France's Chirac ordered to face embezzlement trial

Former French president Jacques Chirac has been ordered to stand trial on embezzlement charges dating back to his time as mayor of Paris, an unprecedented move against a former French head of state.

Magistrate Xaviere Simeoni made the order over allegations that the Paris City Hall awarded contracts for non-existent jobs as favors to people who were politically useful to Chirac.

Chirac's office said on Friday that he and nine others had been ordered to stand trial over 21 contracts.

"President Chirac ... is confident, and determined to establish before a tribunal that none of the jobs that remain under discussion were non-existent jobs," a statement said.

Chirac, 76, who was mayor from 1977 until 1995, when he was elected president, is not certain to go on trial, as Paris public prosecutor Jean-Claude Marin had previously said there was no case against him.

Marin is likely to appeal the decision by Simeoni, whose role is to investigate cases and decide whether suspects should face trial. If Marin contests Simeoni's instructions, an appeals court will take the final decision in another year or so.

Chirac, a conservative, enjoyed constitutional immunity during his 12 years as president, only to be hit by a flurry of legal problems after he stepped down in 2007.

No former French head of state has been prosecuted for corruption, and a trial would be a public humiliation for a man who stood at the heart of French politics for four decades.


Chirac's legal woes have drawn mixed reactions from the French political class. Both friends and foes seem torn between embarrassment at old business being dredged up and a need to uphold the principle that no one is above the law.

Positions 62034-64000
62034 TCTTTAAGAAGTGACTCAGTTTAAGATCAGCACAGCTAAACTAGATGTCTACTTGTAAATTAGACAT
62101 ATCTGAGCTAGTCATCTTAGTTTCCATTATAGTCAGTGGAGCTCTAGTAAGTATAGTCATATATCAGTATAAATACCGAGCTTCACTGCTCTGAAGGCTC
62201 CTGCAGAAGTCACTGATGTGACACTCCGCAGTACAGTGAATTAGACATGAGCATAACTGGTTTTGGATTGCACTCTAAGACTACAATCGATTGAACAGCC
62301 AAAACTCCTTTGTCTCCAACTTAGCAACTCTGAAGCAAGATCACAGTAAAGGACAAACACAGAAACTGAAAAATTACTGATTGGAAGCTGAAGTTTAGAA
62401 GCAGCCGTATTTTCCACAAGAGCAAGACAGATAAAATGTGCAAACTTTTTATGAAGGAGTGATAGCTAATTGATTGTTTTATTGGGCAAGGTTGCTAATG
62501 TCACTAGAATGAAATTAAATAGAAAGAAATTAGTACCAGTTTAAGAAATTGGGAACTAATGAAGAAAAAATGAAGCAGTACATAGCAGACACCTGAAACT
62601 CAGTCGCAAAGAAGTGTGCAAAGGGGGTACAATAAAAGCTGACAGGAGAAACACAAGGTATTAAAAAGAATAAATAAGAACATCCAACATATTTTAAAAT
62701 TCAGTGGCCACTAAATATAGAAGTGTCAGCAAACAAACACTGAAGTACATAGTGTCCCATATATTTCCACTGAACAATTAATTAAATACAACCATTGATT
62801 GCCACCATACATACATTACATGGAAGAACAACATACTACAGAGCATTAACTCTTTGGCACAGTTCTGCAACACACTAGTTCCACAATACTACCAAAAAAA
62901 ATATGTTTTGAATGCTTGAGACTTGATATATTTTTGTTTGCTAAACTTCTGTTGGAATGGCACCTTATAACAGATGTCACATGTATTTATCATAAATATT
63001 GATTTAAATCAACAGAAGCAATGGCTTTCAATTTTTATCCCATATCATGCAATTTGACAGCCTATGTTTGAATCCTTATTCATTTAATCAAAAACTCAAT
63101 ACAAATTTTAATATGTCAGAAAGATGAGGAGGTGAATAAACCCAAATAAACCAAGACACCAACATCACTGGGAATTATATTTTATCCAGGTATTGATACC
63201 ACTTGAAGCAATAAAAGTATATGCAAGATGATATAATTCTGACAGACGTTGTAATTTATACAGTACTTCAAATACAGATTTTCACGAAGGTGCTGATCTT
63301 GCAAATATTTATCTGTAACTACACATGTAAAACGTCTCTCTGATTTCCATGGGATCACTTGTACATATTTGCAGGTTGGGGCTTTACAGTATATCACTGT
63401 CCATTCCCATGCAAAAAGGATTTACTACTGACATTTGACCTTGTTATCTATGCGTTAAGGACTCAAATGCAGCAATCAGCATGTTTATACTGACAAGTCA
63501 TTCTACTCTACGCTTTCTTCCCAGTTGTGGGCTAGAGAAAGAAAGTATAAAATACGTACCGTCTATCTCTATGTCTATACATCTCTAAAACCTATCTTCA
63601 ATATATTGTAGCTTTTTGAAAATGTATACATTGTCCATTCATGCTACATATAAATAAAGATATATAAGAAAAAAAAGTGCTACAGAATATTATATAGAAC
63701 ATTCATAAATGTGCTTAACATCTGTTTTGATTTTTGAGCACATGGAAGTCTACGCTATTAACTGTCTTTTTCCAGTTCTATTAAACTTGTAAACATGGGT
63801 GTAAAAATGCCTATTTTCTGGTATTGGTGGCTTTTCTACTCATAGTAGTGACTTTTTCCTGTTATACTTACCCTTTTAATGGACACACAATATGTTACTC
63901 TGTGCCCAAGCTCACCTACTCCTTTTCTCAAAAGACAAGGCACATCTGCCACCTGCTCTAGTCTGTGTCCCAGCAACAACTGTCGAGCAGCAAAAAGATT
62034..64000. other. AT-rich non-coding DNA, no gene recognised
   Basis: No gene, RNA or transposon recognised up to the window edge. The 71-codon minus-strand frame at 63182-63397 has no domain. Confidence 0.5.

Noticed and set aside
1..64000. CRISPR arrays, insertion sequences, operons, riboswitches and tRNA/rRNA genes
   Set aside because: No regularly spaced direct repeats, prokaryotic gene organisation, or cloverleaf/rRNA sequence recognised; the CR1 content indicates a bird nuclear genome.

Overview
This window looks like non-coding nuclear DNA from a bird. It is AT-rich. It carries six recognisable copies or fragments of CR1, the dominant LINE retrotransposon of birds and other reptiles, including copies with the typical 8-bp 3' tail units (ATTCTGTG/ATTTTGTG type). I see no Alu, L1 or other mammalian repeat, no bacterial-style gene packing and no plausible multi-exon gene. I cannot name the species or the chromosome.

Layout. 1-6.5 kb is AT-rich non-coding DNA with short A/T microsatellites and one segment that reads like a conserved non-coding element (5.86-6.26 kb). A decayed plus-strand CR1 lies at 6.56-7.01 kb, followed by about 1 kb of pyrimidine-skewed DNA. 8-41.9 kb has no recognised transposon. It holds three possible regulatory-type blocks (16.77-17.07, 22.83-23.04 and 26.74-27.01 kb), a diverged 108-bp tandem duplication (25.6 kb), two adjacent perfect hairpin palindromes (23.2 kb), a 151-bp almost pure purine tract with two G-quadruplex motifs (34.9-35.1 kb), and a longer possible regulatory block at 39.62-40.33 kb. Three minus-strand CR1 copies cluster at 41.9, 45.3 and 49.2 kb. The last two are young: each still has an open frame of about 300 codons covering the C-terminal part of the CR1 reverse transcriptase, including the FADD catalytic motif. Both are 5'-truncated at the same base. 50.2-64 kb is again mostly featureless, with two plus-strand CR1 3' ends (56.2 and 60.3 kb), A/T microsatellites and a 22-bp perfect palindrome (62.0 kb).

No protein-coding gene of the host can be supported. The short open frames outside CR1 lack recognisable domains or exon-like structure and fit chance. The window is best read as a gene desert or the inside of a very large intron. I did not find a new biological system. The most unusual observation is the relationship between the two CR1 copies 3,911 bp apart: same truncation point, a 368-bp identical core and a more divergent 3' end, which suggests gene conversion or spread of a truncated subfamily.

"These are old stories and, today, Jacques Chirac probably has lots of things on his conscience but at the same time he has given a lot to the country," said Segolene Royal, ex-candidate for president from the Socialist Party, which opposes Chirac.

"He deserves to be left alone, but justice must be the same for everyone ... Even if he deserves this, it's not good for France's image," she said on Europe 1 radio.

In retirement, Chirac has gained in popularity and has devoted his time to writing his memoirs and launching a charitable foundation.

Although he has so far avoided direct involvement in any trial, a number of his former allies and associates have been convicted on corruption charges, leaving a bitter aftertaste of what were known as "the Chirac years."

His former deputy who succeeded him as mayor, Jean Tiberi, was found guilty in May of electoral fraud dating back to the 1990s. He received a 10-month suspended jail sentence and cannot run for public office for three years.

The nine others charged in the same case as Chirac include two of his former chiefs of staff, Michel Roussin and Remy Chardon, as well as seven beneficiaries of the contracts for alleged non-existent jobs.

They include Jean de Gaulle, grandson of wartime hero and president Charles de Gaulle, as well as Marc Blondel, a former head of the Force Ouvriere labor union, and Francois Debre, brother of the head of France's constitutional court.

(Published by Reuters - October 30, 2009)

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